One very interesting thing about this jungle is that huge trees, for no apparent reason at all, come crashing down. At least several times a day, we would hear huge trees crashing down in a deafening roar. On one occasion, Alan and I were returning to base camp on the jeep trail. We had just come up that trail fifteen minutes before. As we were going down a muddy hill and rounding a bend, we ran smack right into a huge tree which had just fallen across the trail. Good thing I was driving! We smashed into the tree with both of us flying off the bike. Luckily, neither of us were hurt more than just a few bumps and bruises, although the front-end of the motorcycle was damaged. Chalk up one more for the jungle.

During the time while equipment was being transferred to the river and set up, we took several airplane rides to survey the section of river which we were planning to sample, and to make arrangements at a small village (with a landing strip) about twenty-five miles downstream to obtain fuel and some basic supplies as needed during our sampling trip. Once we started, we would not be in contact with the base camp until our sampling project was complete–which was to be about twenty-five to thirty days later. In flying around the area and landing on the two strips, it soon became apparent that the pilot was very skilled. While he definitely was flying by the seat of his pants, the conditions were normal and it was no big thing (to him). Sam just had the advantage of prior experiences at the concession and was psyching us out–all in fun. It only took a little while to catch onto his game.

One of the things we quickly learned in the South American jungle, is that you never stand still for more than just a few seconds. Otherwise, a steady line of ants, mites, and other meat-eating critters will crawl up your legs, inside or outside your pants, and go to work on you. We had plenty of mite bites–which hurt, itch, and generally drive you crazy for about five or six days before they start healing. And, we learned to never brush up against bushes as long as we could help it, for fear of getting fire ants all over us. They sting like crazy!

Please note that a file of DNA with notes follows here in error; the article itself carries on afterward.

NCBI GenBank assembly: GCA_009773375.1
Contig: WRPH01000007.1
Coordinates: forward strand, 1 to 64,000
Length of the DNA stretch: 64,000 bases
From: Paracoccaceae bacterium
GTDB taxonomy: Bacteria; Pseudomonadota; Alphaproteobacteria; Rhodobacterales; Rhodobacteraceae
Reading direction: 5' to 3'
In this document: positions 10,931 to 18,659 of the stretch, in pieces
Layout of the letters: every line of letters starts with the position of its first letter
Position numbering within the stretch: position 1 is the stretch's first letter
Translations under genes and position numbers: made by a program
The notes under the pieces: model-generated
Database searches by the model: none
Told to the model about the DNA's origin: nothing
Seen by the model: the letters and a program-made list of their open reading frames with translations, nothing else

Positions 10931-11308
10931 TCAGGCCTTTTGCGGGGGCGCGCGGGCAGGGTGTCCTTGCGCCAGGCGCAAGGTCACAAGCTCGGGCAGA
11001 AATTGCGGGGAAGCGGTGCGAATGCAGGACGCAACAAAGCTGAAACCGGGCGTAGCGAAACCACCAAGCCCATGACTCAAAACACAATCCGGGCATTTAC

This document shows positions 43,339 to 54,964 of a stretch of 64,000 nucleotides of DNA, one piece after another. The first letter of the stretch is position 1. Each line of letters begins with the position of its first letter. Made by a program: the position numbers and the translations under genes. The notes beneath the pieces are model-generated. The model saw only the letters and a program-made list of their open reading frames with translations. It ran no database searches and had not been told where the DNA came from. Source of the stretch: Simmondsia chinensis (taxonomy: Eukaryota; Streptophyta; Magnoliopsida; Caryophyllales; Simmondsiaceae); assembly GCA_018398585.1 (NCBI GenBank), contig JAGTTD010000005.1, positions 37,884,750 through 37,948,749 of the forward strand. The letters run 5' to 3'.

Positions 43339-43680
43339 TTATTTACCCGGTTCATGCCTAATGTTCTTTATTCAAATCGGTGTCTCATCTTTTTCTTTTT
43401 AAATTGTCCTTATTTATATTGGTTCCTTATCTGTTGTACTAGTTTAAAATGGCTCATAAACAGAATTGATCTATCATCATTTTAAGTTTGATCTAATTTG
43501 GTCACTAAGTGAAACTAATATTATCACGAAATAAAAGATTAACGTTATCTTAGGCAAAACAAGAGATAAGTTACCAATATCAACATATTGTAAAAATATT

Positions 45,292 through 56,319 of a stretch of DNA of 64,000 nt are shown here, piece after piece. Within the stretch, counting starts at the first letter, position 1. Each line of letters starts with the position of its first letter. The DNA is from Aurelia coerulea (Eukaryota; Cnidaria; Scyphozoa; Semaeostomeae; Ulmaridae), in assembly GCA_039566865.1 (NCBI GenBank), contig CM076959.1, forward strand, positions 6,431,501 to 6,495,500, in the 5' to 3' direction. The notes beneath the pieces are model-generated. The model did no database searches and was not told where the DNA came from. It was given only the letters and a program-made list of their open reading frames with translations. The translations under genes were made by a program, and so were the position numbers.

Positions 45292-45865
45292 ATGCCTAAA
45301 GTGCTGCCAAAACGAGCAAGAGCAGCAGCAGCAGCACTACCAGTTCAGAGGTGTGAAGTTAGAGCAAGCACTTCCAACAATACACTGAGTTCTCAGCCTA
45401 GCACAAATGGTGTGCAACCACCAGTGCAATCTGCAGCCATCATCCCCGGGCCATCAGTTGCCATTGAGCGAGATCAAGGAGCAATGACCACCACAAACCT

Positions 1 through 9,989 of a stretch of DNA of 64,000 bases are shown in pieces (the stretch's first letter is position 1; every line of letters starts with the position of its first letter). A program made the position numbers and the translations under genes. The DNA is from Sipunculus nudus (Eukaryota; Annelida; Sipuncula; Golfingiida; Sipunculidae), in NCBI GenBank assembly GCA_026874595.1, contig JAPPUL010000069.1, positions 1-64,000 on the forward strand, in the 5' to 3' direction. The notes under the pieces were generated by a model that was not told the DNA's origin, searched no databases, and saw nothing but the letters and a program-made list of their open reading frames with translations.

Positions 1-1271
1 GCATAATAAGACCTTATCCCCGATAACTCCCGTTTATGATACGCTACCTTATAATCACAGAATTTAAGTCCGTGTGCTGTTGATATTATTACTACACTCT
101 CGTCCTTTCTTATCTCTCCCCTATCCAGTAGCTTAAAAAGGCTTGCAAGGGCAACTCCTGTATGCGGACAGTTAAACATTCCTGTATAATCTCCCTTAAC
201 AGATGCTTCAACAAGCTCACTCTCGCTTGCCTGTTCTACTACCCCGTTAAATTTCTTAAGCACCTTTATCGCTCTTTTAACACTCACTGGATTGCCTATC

We never allowed our bare skin (especially bare feet) to come in contact with the bare ground in or around the camps. This is because of chiggers. Ants were everywhere. Whole armies of big ants could be seen to follow a single file line up and down the trail for a mile or more, carrying torn up leaves from a tree which was actively being stripped clean by other ants. The whole jungle was crawling with life. Every square inch had some creature that was starving to take a good bite out of us. Perhaps it was the muggy weather, or maybe weakness from the jungle fever, but my first impression of the South American jungle was that it was doing everything it could to suck the life energy out of my body.

On more than one occasion, some huge animal would go crashing through the jungle just a short distance from where we were standing. We never saw the animals, but had the continuous feeling that some huge cat or wild boar was ready to come smashing in on us. And, of course, the shotgun was never in my own hands when this occurred, which was probably a good thing for everyone else in the vicinity.

“We allowed the natives to swim in the river first to make sure there were not going to be problems with piranha and Trembladores”

While we were packing gear, one of the village-helpers came running in to show off a bird spider he had caught and skewered on the end of his machete. This spider was bigger than my hand; it looked like a huge tarantula. According to the natives, these fearsome spiders catch birds to feed on, not flies, in their webs.